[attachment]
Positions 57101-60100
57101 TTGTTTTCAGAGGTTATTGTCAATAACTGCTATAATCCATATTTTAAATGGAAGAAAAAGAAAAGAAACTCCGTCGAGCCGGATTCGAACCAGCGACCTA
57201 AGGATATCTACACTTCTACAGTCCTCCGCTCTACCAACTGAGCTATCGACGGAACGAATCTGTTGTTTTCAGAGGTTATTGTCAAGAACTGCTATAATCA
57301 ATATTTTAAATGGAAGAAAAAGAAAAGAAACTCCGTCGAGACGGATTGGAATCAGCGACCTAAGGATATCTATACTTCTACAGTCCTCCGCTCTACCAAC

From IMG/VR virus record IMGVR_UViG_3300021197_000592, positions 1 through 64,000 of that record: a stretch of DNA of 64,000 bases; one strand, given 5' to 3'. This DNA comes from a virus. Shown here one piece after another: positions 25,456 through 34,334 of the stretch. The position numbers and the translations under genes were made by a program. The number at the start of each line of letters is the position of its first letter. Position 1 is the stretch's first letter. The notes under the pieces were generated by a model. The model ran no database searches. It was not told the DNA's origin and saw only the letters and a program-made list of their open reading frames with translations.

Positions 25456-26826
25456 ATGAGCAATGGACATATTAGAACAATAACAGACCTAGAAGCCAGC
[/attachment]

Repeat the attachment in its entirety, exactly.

Positions 57101-60100
57101 TTGTTTTCAGAGGTTATTGTCAATAACTGCTATAATCCATATTTTAAATGGAAGAAAAAGAAAAGAAACTCCGTCGAGCCGGATTCGAACCAGCGACCTA
57201 AGGATATCTACACTTCTACAGTCCTCCGCTCTACCAACTGAGCTATCGACGGAACGAATCTGTTGTTTTCAGAGGTTATTGTCAAGAACTGCTATAATCA
57301 ATATTTTAAATGGAAGAAAAAGAAAAGAAACTCCGTCGAGACGGATTGGAATCAGCGACCTAAGGATATCTATACTTCTACAGTCCTCCGCTCTACCAAC

From IMG/VR virus record IMGVR_UViG_3300021197_000592, positions 1 through 64,000 of that record: a stretch of DNA of 64,000 bases; one strand, given 5' to 3'. This DNA comes from a virus. Shown here one piece after another: positions 25,456 through 34,334 of the stretch. The position numbers and the translations under genes were made by a program. The number at the start of each line of letters is the position of its first letter. Position 1 is the stretch's first letter. The notes under the pieces were generated by a model. The model ran no database searches. It was not told the DNA's origin and saw only the letters and a program-made list of their open reading frames with translations.

Positions 25456-26826
25456 ATGAGCAATGGACATATTAGAACAATAACAGACCTAGAAGCCAGC